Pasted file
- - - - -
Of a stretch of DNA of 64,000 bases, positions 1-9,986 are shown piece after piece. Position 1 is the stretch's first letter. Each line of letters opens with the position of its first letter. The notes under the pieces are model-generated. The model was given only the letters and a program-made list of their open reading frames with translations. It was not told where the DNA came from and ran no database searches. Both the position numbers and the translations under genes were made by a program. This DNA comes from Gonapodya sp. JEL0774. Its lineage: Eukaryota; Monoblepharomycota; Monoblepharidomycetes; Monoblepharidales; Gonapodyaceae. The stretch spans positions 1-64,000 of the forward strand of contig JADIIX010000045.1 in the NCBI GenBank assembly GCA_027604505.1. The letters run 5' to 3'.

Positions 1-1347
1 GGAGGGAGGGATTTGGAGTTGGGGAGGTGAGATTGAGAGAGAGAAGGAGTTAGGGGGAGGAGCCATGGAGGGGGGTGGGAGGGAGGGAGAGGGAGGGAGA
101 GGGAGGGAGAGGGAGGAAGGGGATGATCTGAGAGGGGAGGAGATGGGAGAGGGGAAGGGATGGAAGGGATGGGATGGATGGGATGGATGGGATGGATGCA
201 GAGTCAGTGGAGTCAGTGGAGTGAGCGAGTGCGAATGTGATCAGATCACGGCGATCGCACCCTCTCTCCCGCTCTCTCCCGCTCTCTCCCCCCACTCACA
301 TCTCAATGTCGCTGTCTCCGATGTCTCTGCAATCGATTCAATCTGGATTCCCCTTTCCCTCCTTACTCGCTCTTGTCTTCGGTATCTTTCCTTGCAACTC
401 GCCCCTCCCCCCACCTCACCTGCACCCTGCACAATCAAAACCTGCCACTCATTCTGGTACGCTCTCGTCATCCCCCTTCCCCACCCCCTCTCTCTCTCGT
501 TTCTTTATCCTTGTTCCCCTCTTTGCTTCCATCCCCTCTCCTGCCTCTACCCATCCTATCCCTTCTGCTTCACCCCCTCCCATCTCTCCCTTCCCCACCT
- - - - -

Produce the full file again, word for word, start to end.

Of a stretch of DNA of 64,000 bases, positions 1-9,986 are shown piece after piece. Position 1 is the stretch's first letter. Each line of letters opens with the position of its first letter. The notes under the pieces are model-generated. The model was given only the letters and a program-made list of their open reading frames with translations. It was not told where the DNA came from and ran no database searches. Both the position numbers and the translations under genes were made by a program. This DNA comes from Gonapodya sp. JEL0774. Its lineage: Eukaryota; Monoblepharomycota; Monoblepharidomycetes; Monoblepharidales; Gonapodyaceae. The stretch spans positions 1-64,000 of the forward strand of contig JADIIX010000045.1 in the NCBI GenBank assembly GCA_027604505.1. The letters run 5' to 3'.

Positions 1-1347
1 GGAGGGAGGGATTTGGAGTTGGGGAGGTGAGATTGAGAGAGAGAAGGAGTTAGGGGGAGGAGCCATGGAGGGGGGTGGGAGGGAGGGAGAGGGAGGGAGA
101 GGGAGGGAGAGGGAGGAAGGGGATGATCTGAGAGGGGAGGAGATGGGAGAGGGGAAGGGATGGAAGGGATGGGATGGATGGGATGGATGGGATGGATGCA
201 GAGTCAGTGGAGTCAGTGGAGTGAGCGAGTGCGAATGTGATCAGATCACGGCGATCGCACCCTCTCTCCCGCTCTCTCCCGCTCTCTCCCCCCACTCACA
301 TCTCAATGTCGCTGTCTCCGATGTCTCTGCAATCGATTCAATCTGGATTCCCCTTTCCCTCCTTACTCGCTCTTGTCTTCGGTATCTTTCCTTGCAACTC
401 GCCCCTCCCCCCACCTCACCTGCACCCTGCACAATCAAAACCTGCCACTCATTCTGGTACGCTCTCGTCATCCCCCTTCCCCACCCCCTCTCTCTCTCGT
501 TTCTTTATCCTTGTTCCCCTCTTTGCTTCCATCCCCTCTCCTGCCTCTACCCATCCTATCCCTTCTGCTTCACCCCCTCCCATCTCTCCCTTCCCCACCT